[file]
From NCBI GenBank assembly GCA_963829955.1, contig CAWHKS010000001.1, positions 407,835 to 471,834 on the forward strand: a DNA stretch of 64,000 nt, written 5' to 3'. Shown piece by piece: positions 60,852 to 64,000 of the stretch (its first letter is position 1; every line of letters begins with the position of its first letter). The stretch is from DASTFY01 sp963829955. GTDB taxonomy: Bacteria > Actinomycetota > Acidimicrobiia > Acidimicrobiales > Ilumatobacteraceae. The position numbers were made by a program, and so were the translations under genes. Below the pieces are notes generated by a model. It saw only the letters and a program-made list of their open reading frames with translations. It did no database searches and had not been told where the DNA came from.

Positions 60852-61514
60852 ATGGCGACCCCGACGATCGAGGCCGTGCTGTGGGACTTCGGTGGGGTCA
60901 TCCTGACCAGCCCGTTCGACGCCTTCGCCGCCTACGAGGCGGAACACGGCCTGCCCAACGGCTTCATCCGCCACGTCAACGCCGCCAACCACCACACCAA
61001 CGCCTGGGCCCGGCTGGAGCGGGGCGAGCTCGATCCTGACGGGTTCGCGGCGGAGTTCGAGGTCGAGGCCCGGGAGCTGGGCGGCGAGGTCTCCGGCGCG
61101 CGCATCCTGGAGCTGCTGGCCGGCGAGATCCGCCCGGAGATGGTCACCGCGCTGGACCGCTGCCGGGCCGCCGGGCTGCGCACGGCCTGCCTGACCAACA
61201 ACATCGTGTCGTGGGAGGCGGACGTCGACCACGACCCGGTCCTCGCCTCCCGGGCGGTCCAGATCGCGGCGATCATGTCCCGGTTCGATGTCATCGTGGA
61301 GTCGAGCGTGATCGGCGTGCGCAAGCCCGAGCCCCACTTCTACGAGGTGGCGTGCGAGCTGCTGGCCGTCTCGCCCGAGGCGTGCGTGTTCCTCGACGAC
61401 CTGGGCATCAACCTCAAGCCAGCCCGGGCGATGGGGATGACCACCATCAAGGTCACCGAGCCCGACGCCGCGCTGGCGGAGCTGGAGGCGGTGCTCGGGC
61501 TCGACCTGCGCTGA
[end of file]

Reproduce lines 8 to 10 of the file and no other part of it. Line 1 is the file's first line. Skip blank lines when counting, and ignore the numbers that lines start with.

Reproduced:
61301 GTCGAGCGTGATCGGCGTGCGCAAGCCCGAGCCCCACTTCTACGAGGTGGCGTGCGAGCTGCTGGCCGTCTCGCCCGAGGCGTGCGTGTTCCTCGACGAC
61401 CTGGGCATCAACCTCAAGCCAGCCCGGGCGATGGGGATGACCACCATCAAGGTCACCGAGCCCGACGCCGCGCTGGCGGAGCTGGAGGCGGTGCTCGGGC
61501 TCGACCTGCGCTGA